One could develop a compact through away core, i.e., but that requires greater enrichment and judicious use of burnable poisons, or use of active control rods to control power and reactivity distribution in the core.

Another challenge in fuel design is the accommodation of fission products in the fuel, which leads to fuel swelling and internal pressurization. Each fission produces two atoms, and a substantial fraction of fission products are isotopes of Xe and Kr, noble gases, or volatiles such as I, Br, which decay to Xe, Kr, respectively. Some of the Xe, Kr isotopes decay to Cs and Rb, respectively, and some of those to La and Y, respectively. It is the isotopes of Xe and Kr that contribute to pressurization of the fuel and enhanced swelling in the UO2 fuel matrix. Fission products, particularly the noble gases have poor thermal conductivity, so as fission products accumulate, they degrade the thermal conductivity of the fuel, and that causes fuel temperature to increase for a given heat load.
 
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  • #6
I think it might be easier if you describe exactly what equations you are trying to scale. Are you looking at the diffusion equations? 6-factor formulas? transport equations? something else?

You ask about the number of scattering collisions to slow down a neutron, but this is never used as an input to an equation (that I know of). It is more a value that is edited to help understand the moderating properties of a material. In reality, the number of scattering collisions is a distribution.

All of the physical quantities should scale very easily, with the exception of the neutron leakage. The leakage term is going to cause you the most problems because there is not a linear relationship between the leakage and the dimensions. In your research you might have come across terms like "buckling".
 
  • #7
@jugren, Isn't the real purpose of your course of study to learn what limits scaling? Scaling up or down. That's the question you should be asking. Others have already hinted that neutron leakage may be the key.

What have you read about the conditions necessary to maintain a nuclear chain reaction?
 

Related to Nuclear Chain Reaction Conditions

1. What is a nuclear chain reaction?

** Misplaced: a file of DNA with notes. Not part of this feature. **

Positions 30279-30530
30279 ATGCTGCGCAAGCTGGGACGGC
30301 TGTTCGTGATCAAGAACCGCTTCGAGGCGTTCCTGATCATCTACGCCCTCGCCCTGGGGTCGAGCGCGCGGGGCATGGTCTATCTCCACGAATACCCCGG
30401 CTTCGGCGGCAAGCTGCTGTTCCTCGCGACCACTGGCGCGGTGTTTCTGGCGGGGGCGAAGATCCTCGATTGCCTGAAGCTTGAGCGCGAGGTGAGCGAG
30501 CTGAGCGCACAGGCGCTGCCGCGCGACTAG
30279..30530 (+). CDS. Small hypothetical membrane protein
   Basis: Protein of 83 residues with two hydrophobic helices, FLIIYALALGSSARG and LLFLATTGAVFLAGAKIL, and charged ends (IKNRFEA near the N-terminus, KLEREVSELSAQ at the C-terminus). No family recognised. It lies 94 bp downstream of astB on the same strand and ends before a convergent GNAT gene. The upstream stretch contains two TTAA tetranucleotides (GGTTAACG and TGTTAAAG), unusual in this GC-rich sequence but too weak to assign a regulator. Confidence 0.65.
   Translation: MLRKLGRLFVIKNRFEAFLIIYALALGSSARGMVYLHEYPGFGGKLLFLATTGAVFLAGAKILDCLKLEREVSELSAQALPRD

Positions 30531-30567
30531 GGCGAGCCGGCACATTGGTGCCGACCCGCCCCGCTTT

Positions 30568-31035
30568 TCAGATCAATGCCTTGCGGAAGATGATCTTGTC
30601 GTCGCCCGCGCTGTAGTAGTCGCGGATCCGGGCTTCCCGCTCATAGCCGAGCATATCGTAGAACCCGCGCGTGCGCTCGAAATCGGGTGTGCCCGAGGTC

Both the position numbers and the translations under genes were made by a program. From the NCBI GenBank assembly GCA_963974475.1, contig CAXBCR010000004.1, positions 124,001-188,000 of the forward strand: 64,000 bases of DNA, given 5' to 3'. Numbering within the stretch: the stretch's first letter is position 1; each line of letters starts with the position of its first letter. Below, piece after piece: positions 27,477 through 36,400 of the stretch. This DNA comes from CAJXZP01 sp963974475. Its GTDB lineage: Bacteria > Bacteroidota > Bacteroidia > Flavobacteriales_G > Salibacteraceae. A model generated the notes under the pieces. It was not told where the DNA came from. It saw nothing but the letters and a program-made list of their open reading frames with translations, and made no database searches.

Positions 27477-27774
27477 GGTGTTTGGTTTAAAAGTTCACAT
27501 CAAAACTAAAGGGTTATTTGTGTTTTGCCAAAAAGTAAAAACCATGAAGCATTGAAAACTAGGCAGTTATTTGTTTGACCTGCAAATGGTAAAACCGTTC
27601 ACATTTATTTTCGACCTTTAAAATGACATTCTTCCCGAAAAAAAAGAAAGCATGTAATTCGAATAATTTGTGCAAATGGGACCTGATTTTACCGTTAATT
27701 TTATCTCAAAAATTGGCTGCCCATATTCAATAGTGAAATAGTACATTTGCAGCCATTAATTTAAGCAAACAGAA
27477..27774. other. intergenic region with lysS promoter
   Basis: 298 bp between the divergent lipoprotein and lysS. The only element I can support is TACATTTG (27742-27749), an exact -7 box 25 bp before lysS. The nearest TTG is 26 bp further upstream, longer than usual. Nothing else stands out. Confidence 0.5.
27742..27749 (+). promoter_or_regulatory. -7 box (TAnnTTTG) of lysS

A nuclear chain reaction is a process in which a nuclear reaction causes additional reactions, resulting in a self-sustaining chain of reactions. In nuclear power plants, this chain reaction is controlled to produce energy, while in nuclear weapons, it is uncontrolled and results in an explosion.

2. What are the conditions required for a nuclear chain reaction to occur?

The three main conditions required for a nuclear chain reaction are a sufficient amount of fissionable material, a neutron source, and a moderator. The fissionable material, such as uranium or plutonium, must be present in a large enough quantity to sustain the chain reaction. The neutron source, usually a radioactive material, provides the initial neutrons needed to start the reaction. The moderator slows down the neutrons to increase the chance of fission occurring.

3. How is a nuclear chain reaction controlled?

In a nuclear power plant, the chain reaction is controlled by using control rods to absorb excess neutrons and regulate the rate of the reaction. These control rods can be inserted or withdrawn from the reactor core to adjust the amount of fission occurring. In a nuclear weapon, the chain reaction is uncontrolled and allowed to continue until the desired level of destruction is reached.

4. What happens if a nuclear chain reaction is not properly controlled?

If a nuclear chain reaction is not properly controlled, it can lead to a nuclear meltdown or explosion. In a nuclear power plant, a meltdown can occur if the reactor core becomes too hot and the fuel rods melt, releasing radioactive material into the environment. In a nuclear weapon, an uncontrolled chain reaction can result in a nuclear explosion, causing massive destruction and radiation exposure.

5. How is the energy released in a nuclear chain reaction harnessed for practical use?

In a nuclear power plant, the heat generated by the nuclear chain reaction is used to produce steam, which then turns turbines to generate electricity. This electricity is then distributed to power homes and businesses. In nuclear weapons, the energy released is used to create a massive explosion, which can be harnessed for destructive purposes.